Traverse City News and Events

Details Emerge On Proposed Hall Street Apartment Complex

By Beth Milligan | Feb. 13, 2021

The developers behind the new Breakwater project on Garland Street in downtown Traverse City are planning a second apartment complex in the Warehouse District – a six-story, 97-unit building slated for vacant property on Hall Street. The project will go before Traverse City planning commissioners Wednesday at their 7pm virtual meeting for site plan approval.

Innovo is planning to construct an 89,000-square-foot building on two vacant parcels at 125 and 145 Hall Street between The Candle Factory and the Bay Area Transportation Authority (BATA) transfer station. The mixed-use development will include over 2,100 square feet of commercial space on the first floor and 97 apartments on the second through sixth floors. The mix of units includes 64 studio units ranging between 416 and 535 square feet, 3 one-bedroom units (584 square feet), 28 two-bedroom units (704-790 square feet), and 2 three-bedroom units (1,370 square feet).

The building will include an on-site, three-story parking garage with 81 parking spaces. A 13-foot sidewalk is proposed to be added along Hall Street, which the Traverse City Downtown Development Authority (DDA) has requested include snowmelt – a feature the DDA has been encouraging whenever new sidewalk is installed downtown. Project plans describe building amenities including balconies with views of Grand Traverse Bay, rooftop rain gardens, platform tennis, bocce ball courts, and a dog park on the west side of the building.

According to a staff report on the project, the building exterior will “incorporate traditional masonry elements” with a red/brown brick veneer and window design that mimics the aesthetics of other downtown buildings. A recessed central portion of the building facing Hall Street is proposed to feature lightly tinted green and blue glass (pictured, rendering). “This was done to support the developer’s commitment to public art by creating an urban interpretation of stained glass,” according to the report. The Hall Street façade has been designed to give the impression of two separate buildings in order to “break up the massing of the building,” the report states.

City staff are recommending approval of the project with several conditions, including that developers continue working with the city to ensure all stormwater, utility, fire prevention, and landscaping and tree ordinance requirements are met. City Planning Director Russ Soyring tells The Ticker that staff evaluated the “stormwater and water and sewer capacity (for the development), and there does not appear to be any issues with that.” On Tuesday, Traverse City commissioners could potentially approve several changes to zoning rules for Development (D) districts in the city, which includes Hall Street. Soyring says Innovo designed the apartment complex to meet both the current zoning rules and the new ones, including potential new restrictions on setbacks and ground-floor parking.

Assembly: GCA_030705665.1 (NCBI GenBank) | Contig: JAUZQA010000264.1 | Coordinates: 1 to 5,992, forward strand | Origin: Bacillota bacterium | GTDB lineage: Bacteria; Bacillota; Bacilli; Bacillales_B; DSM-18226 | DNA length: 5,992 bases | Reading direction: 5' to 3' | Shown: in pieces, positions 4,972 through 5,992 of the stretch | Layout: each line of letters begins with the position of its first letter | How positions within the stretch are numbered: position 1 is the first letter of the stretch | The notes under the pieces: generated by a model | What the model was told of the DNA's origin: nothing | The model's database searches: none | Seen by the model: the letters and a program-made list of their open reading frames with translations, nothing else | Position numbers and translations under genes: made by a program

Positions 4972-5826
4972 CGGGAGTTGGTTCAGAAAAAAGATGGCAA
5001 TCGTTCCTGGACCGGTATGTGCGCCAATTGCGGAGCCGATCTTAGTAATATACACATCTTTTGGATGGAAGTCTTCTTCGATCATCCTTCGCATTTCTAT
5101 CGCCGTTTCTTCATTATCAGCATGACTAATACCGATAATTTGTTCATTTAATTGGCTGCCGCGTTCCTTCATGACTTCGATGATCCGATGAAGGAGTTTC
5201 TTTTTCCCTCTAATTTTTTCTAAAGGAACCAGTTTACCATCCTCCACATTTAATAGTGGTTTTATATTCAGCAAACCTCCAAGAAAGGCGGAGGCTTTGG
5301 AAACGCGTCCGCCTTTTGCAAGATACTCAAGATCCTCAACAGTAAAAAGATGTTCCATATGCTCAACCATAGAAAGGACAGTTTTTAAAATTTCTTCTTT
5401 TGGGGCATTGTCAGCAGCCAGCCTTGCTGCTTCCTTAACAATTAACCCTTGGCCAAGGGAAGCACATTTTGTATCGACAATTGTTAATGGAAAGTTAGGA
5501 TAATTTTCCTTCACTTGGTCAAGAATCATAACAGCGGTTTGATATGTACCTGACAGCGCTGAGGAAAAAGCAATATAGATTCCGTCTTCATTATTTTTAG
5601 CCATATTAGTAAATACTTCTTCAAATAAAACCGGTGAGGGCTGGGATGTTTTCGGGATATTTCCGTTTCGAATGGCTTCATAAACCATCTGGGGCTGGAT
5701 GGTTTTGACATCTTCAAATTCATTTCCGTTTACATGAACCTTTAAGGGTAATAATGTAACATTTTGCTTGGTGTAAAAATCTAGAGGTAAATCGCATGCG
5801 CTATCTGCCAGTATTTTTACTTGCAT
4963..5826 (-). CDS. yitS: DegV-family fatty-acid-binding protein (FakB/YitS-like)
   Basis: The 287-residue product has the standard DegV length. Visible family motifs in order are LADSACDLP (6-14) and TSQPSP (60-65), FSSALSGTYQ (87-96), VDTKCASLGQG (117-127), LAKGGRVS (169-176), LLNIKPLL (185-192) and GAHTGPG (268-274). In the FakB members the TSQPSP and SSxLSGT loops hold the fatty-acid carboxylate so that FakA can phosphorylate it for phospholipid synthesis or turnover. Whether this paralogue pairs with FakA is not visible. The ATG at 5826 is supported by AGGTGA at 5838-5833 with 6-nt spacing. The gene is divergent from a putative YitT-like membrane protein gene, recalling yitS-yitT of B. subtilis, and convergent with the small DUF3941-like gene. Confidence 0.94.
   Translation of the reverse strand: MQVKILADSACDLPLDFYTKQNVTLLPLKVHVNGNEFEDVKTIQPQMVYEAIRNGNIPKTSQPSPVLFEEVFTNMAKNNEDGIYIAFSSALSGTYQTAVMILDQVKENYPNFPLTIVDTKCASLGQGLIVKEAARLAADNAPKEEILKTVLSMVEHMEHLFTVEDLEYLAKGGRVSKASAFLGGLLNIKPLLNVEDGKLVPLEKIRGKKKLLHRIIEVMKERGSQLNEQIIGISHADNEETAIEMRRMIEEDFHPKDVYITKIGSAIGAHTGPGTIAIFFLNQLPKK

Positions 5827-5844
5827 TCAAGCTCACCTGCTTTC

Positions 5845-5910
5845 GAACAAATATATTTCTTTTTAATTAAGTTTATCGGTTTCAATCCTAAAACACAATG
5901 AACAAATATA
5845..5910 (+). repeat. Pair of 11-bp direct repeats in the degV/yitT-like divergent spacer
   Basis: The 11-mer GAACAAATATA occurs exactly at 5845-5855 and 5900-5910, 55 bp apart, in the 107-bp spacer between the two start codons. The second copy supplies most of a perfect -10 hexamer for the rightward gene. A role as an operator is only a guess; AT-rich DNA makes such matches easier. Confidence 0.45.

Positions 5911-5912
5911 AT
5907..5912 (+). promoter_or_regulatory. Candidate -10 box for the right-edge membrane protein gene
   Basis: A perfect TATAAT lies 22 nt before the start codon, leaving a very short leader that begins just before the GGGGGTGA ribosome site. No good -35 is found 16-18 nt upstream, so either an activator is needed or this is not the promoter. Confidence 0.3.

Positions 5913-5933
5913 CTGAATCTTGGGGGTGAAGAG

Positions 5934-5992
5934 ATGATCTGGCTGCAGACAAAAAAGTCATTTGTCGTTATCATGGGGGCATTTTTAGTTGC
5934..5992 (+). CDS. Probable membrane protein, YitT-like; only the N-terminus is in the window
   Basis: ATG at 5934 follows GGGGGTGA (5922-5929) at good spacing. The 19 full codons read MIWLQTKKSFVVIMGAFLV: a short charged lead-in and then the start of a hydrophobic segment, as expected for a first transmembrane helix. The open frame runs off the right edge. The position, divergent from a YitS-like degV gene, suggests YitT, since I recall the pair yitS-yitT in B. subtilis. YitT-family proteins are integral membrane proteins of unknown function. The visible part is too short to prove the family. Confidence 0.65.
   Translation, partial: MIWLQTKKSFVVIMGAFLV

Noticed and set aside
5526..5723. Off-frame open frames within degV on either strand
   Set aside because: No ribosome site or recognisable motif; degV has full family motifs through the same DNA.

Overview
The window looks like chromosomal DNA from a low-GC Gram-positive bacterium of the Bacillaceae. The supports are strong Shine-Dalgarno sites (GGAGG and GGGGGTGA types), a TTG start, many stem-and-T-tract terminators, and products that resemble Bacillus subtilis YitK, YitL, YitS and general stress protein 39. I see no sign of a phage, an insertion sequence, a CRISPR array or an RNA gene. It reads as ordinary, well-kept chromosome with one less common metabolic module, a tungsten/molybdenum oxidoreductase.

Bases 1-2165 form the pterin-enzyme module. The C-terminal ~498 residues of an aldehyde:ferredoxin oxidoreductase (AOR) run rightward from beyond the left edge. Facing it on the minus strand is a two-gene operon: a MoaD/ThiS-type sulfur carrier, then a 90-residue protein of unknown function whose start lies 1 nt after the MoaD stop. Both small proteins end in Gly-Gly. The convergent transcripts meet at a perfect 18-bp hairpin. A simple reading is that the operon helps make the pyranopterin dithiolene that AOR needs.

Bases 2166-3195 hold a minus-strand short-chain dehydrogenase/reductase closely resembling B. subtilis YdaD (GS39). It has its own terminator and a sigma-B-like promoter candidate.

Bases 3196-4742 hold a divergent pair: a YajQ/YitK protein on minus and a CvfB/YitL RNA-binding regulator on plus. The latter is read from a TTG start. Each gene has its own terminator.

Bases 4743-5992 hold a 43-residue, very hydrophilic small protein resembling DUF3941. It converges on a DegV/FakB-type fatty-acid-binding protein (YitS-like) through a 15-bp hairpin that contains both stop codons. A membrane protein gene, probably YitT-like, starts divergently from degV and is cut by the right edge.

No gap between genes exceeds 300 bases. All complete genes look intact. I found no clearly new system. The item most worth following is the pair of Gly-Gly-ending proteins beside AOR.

A staff analysis of traffic impacts determined Hall Street has more than enough capacity to handle the project, with the access driveway to the apartment complex to be aligned with Garland Street across the road. The staff report notes the city has already been working with a traffic-engineering consultant to discuss improvements to the Hall and Front Street intersection; BATA has experienced significant challenges with buses trying to turn in and out of that intersection. The intersection meets the criteria for a new traffic signal and already has the underground infrastructure to accommodate one. Soyring says the traffic-engineering consultant will eventually make recommendations to the city on potential improvements to the intersection that could include a signal and/or other upgrades.

The apartment complex could bring new life – and an improved tax base – to property that has sat vacant for years downtown. “We have had a number of proposals on there, from hotels to apartment-type buildings to townhomes, but none of them really moved past a concept design,” Soyring says. Part of that could be attributable to the property being a brownfield site; the parcel used to house a gasification plant and is believed to have underground contamination, which the developers will likely need to cap. Still, Soyring believes the property is ideal for a residential development.

“I think the plans here are exquisite,” he says. “It would be a phenomenal change for the Warehouse District. With a high percentage of small units, they are able to get a lot more dwelling units on the edge of our downtown. It’s convenient to walk to goods and services and amenities, and you have the public transit next door. You can get on the bus and go to Grand Rapids or Sault Ste. Marie, or the free Bayline stop is right next door. You could live without a car and do it pretty well.”

While rental prices were not listed in the project documents – and development representatives could not be reached for comment – Soyring says his discussions with Innovo gave him the impression “they are trying to focus on getting the prices more affordable than Breakwater.” He expects construction on the project could start sooner rather than later. “They were very eager to get going,” he says. “It sounds to me like as soon as permits could be issued, they wanted to start.”

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